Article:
Doctor analyzing unknown MMR vaccine

Vaccines from China and Russia based on Common Cold

(REUTERS) High-profile COVID-19 vaccines developed in Russia and China share a possible shortcoming: They are based on a common cold virus that a lot of individuals are exposed to, possibly limiting their effectiveness, some experts say.

A vaccine developed by Moscow’s Gamaleya Institute, approved in Russia earlier this month despite limited testing, is based on Ad5 and a second less common adenovirus.

“The Ad5 concerns me only because many people have immunity,” said Anna Durbin, a vaccine researcher at Johns Hopkins University. “I am not sure what their strategy is… maybe it will not have 70% efficiency. It may have 40% efficacy, and that is far better than nothing until something else comes together.”

Both developers have years of experience and accepted Ebola vaccines based on Ad5. Neither CanSino nor Gamaleya responded to requests for comment.

Researchers have experimented with Ad5-based vaccines against many different infections for decades, but none are widely used. They employ harmless viruses as”vectors” to ferry genes from the target virus — in this case, the novel coronavirus – to individual cells, prompting an immune response to fight the real virus.

But lots of individuals already have antibodies against Ad5, which might cause the immune system to attack the vector instead of reacting to the coronavirus, making these vaccines less powerful.

Several researchers have selected alternative adenoviruses or delivery mechanisms. Oxford University and AstraZeneca established their COVID-19 vaccine on a chimpanzee adenovirus, avoiding the Ad5 issue. Johnson & Johnson’s candidate uses Ad26, a comparatively rare strain.

Dr. Zhou Xing, from Canada’s McMaster University, worked with CanSino on its first Ad5-based vaccine, for tuberculosis, in 2011. His team is developing an inhaled Ad5 COVID-19 vaccine, theorizing it might circumvent pre-existing immunity difficulties.

“The Oxford vaccine candidate has quite an advantage” over the injected CanSino vaccine,” he said.

Xing also worries that high doses of the Ad5 vector from the CanSino vaccine could induce fever, fueling vaccine skepticism.

“I think they will get good immunity in people who don’t have antibodies to the vaccine, but a lot of people do,” said Dr. Hildegund Ertl, director of the Wistar Institute Vaccine Center in Philadelphia.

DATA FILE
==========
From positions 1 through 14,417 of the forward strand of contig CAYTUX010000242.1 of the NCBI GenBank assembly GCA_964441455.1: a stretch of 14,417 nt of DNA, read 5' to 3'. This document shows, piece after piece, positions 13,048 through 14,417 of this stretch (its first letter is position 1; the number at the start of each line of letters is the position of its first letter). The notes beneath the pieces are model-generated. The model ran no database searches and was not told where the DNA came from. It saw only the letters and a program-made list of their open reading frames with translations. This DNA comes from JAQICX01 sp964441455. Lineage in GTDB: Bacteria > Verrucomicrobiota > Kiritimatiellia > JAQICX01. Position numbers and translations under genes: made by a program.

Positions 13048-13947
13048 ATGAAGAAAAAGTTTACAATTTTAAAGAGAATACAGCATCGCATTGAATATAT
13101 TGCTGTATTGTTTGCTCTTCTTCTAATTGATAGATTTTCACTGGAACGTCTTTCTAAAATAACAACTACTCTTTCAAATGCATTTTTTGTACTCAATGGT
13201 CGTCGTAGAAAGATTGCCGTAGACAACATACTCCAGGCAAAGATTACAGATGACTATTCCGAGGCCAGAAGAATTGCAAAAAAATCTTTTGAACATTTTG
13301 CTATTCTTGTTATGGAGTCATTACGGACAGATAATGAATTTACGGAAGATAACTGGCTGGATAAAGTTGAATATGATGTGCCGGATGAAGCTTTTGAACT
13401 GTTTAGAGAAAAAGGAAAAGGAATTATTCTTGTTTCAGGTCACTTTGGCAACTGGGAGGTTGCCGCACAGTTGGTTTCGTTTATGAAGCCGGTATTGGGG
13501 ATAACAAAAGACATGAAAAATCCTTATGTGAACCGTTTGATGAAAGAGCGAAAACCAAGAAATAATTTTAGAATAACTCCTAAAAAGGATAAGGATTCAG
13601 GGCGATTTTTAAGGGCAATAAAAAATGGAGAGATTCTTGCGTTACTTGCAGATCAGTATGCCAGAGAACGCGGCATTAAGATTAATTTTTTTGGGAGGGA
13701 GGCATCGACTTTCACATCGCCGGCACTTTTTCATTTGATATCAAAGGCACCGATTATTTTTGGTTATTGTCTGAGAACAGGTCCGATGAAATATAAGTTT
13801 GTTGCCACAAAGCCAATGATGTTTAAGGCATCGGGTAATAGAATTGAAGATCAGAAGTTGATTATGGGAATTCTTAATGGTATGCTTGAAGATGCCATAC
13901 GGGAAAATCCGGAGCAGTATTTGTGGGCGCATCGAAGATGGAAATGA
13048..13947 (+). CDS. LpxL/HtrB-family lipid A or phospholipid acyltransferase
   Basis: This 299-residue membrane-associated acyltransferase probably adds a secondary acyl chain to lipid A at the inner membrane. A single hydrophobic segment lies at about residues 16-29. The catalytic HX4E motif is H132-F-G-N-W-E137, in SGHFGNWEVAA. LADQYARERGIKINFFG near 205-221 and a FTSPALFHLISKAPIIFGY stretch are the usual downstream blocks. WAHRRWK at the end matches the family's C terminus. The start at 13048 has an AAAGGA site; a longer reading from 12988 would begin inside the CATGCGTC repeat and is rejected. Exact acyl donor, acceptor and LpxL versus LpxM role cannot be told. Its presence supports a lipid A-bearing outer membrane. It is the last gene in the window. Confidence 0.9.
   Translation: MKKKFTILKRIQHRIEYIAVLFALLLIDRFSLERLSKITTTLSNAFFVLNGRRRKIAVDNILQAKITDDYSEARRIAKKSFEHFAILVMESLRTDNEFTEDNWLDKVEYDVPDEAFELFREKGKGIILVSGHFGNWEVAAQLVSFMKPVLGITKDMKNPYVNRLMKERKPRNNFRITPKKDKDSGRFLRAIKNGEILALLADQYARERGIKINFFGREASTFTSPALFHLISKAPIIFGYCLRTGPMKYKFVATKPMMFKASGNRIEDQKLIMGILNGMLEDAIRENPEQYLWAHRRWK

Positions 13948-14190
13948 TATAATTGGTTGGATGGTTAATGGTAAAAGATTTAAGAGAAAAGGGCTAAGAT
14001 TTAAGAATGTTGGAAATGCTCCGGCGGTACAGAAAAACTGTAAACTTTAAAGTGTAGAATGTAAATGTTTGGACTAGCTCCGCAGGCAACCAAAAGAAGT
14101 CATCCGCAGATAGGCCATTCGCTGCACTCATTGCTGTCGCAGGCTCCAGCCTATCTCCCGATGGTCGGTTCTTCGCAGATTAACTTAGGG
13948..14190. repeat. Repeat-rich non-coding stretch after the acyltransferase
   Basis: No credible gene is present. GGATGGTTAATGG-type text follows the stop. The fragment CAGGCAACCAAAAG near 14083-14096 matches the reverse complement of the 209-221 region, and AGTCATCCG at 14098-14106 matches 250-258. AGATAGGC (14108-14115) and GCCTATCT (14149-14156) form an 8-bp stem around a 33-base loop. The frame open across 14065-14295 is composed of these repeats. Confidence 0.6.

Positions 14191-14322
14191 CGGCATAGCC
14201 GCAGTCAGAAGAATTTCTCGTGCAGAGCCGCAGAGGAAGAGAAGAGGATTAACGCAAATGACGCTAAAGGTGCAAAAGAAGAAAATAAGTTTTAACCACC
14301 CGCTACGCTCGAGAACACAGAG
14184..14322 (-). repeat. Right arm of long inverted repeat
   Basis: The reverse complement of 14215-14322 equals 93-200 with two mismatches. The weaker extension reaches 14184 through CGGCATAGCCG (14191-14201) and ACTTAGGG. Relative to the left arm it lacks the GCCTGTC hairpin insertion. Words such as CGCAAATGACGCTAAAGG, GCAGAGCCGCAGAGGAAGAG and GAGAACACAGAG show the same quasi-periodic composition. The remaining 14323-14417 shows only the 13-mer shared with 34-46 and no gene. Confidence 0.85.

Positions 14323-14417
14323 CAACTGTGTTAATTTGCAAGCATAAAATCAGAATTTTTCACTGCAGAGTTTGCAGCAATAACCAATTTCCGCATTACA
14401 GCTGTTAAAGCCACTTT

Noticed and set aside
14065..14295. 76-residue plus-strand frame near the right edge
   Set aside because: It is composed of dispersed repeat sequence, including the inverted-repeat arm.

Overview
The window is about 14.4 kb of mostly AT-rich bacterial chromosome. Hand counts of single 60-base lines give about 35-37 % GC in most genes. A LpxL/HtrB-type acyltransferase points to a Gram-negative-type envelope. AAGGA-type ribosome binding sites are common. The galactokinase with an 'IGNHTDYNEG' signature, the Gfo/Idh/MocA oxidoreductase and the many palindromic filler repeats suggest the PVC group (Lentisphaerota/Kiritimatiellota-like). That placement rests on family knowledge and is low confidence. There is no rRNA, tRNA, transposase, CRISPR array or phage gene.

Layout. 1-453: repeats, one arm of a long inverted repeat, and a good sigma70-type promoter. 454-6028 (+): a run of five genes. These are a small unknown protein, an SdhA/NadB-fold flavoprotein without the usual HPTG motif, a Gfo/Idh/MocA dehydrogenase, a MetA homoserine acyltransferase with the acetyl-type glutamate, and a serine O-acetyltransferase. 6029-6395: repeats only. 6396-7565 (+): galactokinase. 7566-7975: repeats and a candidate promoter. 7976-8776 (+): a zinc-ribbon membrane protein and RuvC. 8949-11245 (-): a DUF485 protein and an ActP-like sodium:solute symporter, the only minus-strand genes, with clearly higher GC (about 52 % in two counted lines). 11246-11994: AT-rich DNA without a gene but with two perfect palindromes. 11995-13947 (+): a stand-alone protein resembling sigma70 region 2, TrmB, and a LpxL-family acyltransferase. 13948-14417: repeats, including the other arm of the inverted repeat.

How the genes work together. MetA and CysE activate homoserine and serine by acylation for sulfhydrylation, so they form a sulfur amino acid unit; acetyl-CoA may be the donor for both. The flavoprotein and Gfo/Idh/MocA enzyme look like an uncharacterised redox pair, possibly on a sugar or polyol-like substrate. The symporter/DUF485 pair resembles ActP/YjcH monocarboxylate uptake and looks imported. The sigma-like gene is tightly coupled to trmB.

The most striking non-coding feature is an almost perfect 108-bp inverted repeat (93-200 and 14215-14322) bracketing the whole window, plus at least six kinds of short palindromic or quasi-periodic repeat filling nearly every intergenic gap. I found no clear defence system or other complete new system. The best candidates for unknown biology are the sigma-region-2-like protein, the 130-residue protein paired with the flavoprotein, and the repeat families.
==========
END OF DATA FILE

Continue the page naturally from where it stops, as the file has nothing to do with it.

In China and the United States, about 40 percent of people have high levels of antibodies from prior Ad5 exposure. In Africa, it could be as high as 80%, specialists said.

Some scientists also worry an Ad5-based vaccine could increase the chances of contracting HIV.

At a 2004 trial of a Merck & Co Ad5-based HIV vaccine, people with preexisting immunity became more, not less, susceptible to the virus which causes AIDS.

Researchers, such as top U.S. infectious diseases expert Dr. Anthony Fauci, in a 2015 newspaper, said the side effect was likely unique to HIV vaccines. But they cautioned that HIV incidence ought to be monitored during and after trials of Ad5-based vaccines in at-risk inhabitants.

“I would be worried about the usage of those vaccines in any country or any population which was at risk of HIV, and I place our country as one of these,” stated Dr. Larry Corey, co-leader of the U.S. Coronavirus Vaccine Prevention Network, that was a lead researcher on the Merck trial.

Gamaleya’s vaccine will be administered in two doses: The first according to Ad26, like J&J’s candidate, and the next on Ad5.

Many experts expressed doubt about the Russian vaccine after the government announced its intention to give it to high-risk groups in October without data from large pivotal trials.

“Demonstrating the efficacy and safety of a vaccine is quite important,” said Dr. Dan Barouch, a Harvard vaccine researcher who helped design J&J’s COVID-19 vaccine. Often, he noted, large scale trials”don’t provide the result that is required or expected.”

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